Egypt is on course to enter an uncharted era of Islamist rule after preliminary election results yesterday suggested the Muslim Brotherhood could secure nearly half the seats in parliament.
Official results are to be released today, but analysis gathered by local newspapers pointed to a crushing Brotherhood victory over Egypt's liberal forces.
The biggest surprise could lie in the success of the Al-Nour Party, or Party of Light, a fundamentalist Salafi group whose members aspire towards a literalist view of Islam. Early indications showed the party could finish in second place and take a quarter of the vote, an impressive feat for an organisation which did not exist until the fall of Hosni Mubarak early this year.
Judges overseeing the poll said that members of the liberal Egyptian Bloc coalition, which includes the Free Egyptians Party founded by a billionaire telecoms magnate, Naguib Sawiris, were also vying for second place.
The apparent success of Egypt's Islamic parties could give them a key role in shaping the country's future. The Muslim Brotherhood is already demanding the right to form a new government, and the group could also have a strong influence over how the next constitution is devised. But with the ruling Military Council planning to stay put until July, it remains unclear exactly what powers any new parliament will wield.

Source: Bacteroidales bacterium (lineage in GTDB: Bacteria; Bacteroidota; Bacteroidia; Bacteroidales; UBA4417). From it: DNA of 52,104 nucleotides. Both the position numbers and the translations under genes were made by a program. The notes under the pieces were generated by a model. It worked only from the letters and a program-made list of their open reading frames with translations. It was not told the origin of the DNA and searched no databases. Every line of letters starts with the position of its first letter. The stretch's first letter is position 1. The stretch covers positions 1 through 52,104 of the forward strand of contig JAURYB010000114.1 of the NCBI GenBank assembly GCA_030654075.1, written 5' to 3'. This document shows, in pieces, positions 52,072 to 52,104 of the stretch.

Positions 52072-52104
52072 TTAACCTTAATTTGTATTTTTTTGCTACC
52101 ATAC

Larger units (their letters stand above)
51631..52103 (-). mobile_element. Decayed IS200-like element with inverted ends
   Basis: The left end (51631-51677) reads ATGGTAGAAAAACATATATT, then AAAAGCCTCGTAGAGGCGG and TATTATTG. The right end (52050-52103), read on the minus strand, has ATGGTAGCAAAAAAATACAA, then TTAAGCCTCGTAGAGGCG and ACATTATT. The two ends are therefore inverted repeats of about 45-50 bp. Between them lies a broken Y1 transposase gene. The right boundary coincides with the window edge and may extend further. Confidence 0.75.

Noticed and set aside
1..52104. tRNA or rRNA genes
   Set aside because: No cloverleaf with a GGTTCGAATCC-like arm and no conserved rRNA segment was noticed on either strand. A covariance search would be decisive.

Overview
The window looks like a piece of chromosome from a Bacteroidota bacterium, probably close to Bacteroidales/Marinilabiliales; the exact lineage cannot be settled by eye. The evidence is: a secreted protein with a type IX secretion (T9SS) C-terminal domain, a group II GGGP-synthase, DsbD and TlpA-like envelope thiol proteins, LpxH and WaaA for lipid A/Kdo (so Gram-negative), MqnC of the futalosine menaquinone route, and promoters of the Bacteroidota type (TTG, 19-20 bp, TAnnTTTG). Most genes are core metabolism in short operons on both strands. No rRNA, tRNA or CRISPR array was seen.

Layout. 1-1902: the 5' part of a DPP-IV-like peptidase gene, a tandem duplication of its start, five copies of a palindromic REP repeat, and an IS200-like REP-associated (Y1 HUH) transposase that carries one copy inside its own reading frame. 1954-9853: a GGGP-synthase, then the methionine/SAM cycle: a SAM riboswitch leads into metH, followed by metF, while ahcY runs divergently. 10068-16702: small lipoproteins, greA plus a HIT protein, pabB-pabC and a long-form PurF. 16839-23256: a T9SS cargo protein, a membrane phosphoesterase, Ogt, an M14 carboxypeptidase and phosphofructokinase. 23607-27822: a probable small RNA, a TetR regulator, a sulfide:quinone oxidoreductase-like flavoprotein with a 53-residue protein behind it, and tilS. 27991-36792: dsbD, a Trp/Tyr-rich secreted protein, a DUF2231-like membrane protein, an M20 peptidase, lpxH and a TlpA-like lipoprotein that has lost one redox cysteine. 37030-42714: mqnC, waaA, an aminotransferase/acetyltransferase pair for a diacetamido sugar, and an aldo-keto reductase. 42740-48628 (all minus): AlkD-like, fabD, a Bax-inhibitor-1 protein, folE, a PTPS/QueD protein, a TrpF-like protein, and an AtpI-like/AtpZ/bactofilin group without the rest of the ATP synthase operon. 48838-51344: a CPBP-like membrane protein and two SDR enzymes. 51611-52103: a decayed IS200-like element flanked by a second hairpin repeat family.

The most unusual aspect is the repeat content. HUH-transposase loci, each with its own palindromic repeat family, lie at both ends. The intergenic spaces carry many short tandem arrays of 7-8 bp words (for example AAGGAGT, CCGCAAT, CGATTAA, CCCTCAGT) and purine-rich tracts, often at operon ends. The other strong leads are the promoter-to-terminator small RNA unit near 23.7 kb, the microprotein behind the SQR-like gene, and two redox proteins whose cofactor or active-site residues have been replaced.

Dr Maha Azzam, of the Chatham House think-tank and an expert on Islamist movements, said the reported success of the Salafists – whose followers sometimes believe in stoning adulterers and other hardline sharia punishments – should not come as a surprise. "They have worked at the grassroots level for many years," she said. "They have gone unnoticed to a large extent because they did not engage in politics, but that did not mean their religious message was not strong."
Former President Hosni Mubarak tried to exploit Salafism as a counter-weight to the powerful Muslim Brotherhood, a process which spawned influential Salafi satellite channels which help disseminate the doctrine.
The main losers in Egypt's parliamentary elections could end up being the country's liberal and secular forces, many of whom represented some of the key players who helped bring down President Hosni Mubarak.
Voting for Egypt's lower house will not be completed until January, while elections to the upper house of parliament are to finish in March.Reuse content